Agreeable eye.

an eudæmonistarchives

More specifically concerning: emily dickinson

19.01.02 – Saturday

It seems a great pity to me that more people do not use proper handkerchiefs — as, for instance, the old man sneezing into the shrubberies. Went for a long walk through the snowfall this evening, with the sole intent of ambling once the videos were returned. Snow accumulated quickly in my communist shoes. I […]

It was the Distance

For no good reason1 I’ve been reading The Cambridge Companion to Emily Dickinson (ed. W. Martin, CUP: 2002). It is somewhat refreshing to find books which do not concern Cicero. And it is interesting to step outside the charmed circle of academics and then to peer back in, as though through windows. For one can […]

a curiosity

All overgrown by cunning moss, All interspersed with weed, The little cage of ‘Currer Bell’ In quiet ‘Haworth’ laid. The Bird — observing others When frosts too sharp became Retire to other latitudes – Quietly did the same – But differed in returning – Since Yorkshire hills are green – Yet not in all the […]

resartus

Loud plaid trousers are not so much an abomination as a gross error in judgment; one must be wary of persons who wear such things. Also — Emily Dickinson deconstructs: Finding is the first Act The second, loss, Third, Expedition for the ‘Golden Fleece’ Fourth, no Discovery – Fifth, no Crew – Finally, no Golden […]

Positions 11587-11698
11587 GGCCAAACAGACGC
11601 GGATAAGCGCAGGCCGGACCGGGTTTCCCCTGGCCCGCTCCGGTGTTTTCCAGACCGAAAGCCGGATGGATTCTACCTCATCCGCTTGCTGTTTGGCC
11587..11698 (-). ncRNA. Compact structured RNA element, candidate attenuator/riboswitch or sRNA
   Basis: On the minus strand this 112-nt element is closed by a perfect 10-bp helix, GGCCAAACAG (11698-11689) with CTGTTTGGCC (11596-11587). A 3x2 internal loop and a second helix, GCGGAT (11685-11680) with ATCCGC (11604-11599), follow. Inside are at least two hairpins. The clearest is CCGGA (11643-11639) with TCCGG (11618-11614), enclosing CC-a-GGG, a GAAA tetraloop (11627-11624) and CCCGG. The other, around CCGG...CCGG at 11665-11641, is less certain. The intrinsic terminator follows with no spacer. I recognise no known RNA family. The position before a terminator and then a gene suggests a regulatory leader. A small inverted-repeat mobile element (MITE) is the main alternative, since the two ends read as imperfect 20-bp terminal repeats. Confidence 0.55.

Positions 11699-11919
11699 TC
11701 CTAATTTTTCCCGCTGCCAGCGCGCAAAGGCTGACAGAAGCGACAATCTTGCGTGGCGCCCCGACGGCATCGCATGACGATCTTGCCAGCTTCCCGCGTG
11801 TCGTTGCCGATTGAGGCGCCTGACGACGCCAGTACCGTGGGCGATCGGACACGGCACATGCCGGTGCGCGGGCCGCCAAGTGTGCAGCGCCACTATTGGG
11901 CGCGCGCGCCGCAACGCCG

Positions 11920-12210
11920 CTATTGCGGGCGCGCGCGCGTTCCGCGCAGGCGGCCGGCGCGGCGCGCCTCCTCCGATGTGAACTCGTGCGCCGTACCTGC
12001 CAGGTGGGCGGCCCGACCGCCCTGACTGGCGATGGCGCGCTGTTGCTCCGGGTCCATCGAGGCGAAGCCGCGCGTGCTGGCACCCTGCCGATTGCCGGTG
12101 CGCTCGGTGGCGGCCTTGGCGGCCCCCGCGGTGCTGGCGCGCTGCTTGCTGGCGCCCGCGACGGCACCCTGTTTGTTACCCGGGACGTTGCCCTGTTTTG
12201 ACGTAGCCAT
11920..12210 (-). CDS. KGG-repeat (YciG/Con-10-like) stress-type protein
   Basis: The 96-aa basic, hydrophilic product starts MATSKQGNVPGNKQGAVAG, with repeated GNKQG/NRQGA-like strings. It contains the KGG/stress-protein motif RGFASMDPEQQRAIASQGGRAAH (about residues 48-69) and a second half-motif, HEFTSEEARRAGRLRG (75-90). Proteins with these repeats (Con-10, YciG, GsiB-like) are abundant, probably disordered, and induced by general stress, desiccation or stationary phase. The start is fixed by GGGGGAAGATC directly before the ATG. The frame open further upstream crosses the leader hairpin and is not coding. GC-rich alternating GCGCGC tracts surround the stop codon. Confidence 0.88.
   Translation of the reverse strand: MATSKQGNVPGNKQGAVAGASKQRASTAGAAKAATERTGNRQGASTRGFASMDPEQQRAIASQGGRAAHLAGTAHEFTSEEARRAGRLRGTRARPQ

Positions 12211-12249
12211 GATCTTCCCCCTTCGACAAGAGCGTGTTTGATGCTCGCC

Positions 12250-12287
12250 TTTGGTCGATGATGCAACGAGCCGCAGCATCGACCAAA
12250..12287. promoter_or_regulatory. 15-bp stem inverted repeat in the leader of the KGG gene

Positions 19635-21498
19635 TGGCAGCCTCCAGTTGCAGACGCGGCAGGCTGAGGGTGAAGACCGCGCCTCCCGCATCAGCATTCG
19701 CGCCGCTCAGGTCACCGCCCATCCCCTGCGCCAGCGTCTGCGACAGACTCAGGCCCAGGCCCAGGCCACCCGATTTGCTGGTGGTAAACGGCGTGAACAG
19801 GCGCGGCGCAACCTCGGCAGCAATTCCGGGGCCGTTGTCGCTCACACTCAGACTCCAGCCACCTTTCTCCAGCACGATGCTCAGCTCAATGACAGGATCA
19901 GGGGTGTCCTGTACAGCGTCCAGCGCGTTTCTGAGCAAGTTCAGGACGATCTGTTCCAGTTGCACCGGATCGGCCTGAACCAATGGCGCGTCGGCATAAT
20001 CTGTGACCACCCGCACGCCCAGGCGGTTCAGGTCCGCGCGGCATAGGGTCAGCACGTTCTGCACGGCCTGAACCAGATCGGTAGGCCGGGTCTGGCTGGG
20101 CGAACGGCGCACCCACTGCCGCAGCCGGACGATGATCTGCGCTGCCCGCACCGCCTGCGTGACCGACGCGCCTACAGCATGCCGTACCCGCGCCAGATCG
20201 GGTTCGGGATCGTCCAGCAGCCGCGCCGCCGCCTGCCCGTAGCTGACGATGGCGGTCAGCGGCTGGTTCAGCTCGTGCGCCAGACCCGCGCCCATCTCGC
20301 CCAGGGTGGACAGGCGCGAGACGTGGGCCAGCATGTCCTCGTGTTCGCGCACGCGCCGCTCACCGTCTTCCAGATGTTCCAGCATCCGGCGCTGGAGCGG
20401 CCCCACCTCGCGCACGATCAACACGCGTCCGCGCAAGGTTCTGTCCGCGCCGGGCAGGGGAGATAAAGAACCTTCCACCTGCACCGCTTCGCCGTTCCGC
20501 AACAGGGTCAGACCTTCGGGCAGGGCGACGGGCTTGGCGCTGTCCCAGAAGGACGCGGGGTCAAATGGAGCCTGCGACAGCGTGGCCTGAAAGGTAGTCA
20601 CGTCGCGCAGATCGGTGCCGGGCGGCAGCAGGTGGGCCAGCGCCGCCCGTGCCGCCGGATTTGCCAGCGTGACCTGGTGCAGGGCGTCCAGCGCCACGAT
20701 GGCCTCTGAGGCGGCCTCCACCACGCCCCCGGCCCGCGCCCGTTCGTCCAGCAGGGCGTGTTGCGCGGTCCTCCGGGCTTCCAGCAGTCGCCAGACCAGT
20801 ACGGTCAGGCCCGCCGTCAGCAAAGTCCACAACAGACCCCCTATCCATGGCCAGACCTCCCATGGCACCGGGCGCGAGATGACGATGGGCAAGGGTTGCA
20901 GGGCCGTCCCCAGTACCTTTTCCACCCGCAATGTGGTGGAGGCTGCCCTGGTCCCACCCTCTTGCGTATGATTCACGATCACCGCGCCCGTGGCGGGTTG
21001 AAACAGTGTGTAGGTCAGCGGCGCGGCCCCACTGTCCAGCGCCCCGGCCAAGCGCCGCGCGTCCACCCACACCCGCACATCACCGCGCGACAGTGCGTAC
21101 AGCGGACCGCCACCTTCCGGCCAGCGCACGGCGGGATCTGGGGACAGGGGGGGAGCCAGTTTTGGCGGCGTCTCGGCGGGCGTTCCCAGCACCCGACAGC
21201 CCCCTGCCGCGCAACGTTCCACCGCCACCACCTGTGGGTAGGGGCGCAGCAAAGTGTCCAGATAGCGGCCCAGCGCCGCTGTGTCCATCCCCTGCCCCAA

practical wisdom

Dickinson is not known to have met with the new and exciting novels by American women that dominated the market in the 1850s, many of them patterned after The Wide, Wide World by Susan Warner: perhaps they were secured out by Amherst’s tastemakers. Whatever the explanation, most of the women’s books that crossed Dickinson’s path […]

discoursing

A Man may make a Remark – In itself – a quiet thing That may furnish the Fuse unto a Spark In dormant nature – lain – Let us divide – with skill – Let us discourse – with care – Powder exists in Charcoal – Before it exists in Fire – – Emily Dickinson913 […]

Put down the apple Adam

Mortality is fatal Gentility is fine Rascality, heroic Insolvency, sublime [&#8230] A coward will remain, Sir Until the fight is done; But an immortal hero Will take his hat and run… – Emily Dickinson No. 21 This entry’s title is from the same poem; the stanza runs: Put down the apple Adam And come away […]

against the grain

One doesn’t quite know what to expect from In the American Grain – not if one comes to it expecting anything at all, because it upsets those expectations from the first page. I was expecting something about Emily Dickinson, because the only reason I picked up the book was because it was mentioned in Susan […]

cornered

A portion of Thomas Cole’s ‘The Oxbow’ (1836) This was supposed to be about Emily Dickinson and Susan Howe and how, as a reader, one reimagines poets, emblazoning them on banners for battles they could have had no part in, the moment for those contentions being – then – not yet at hand. The points […]

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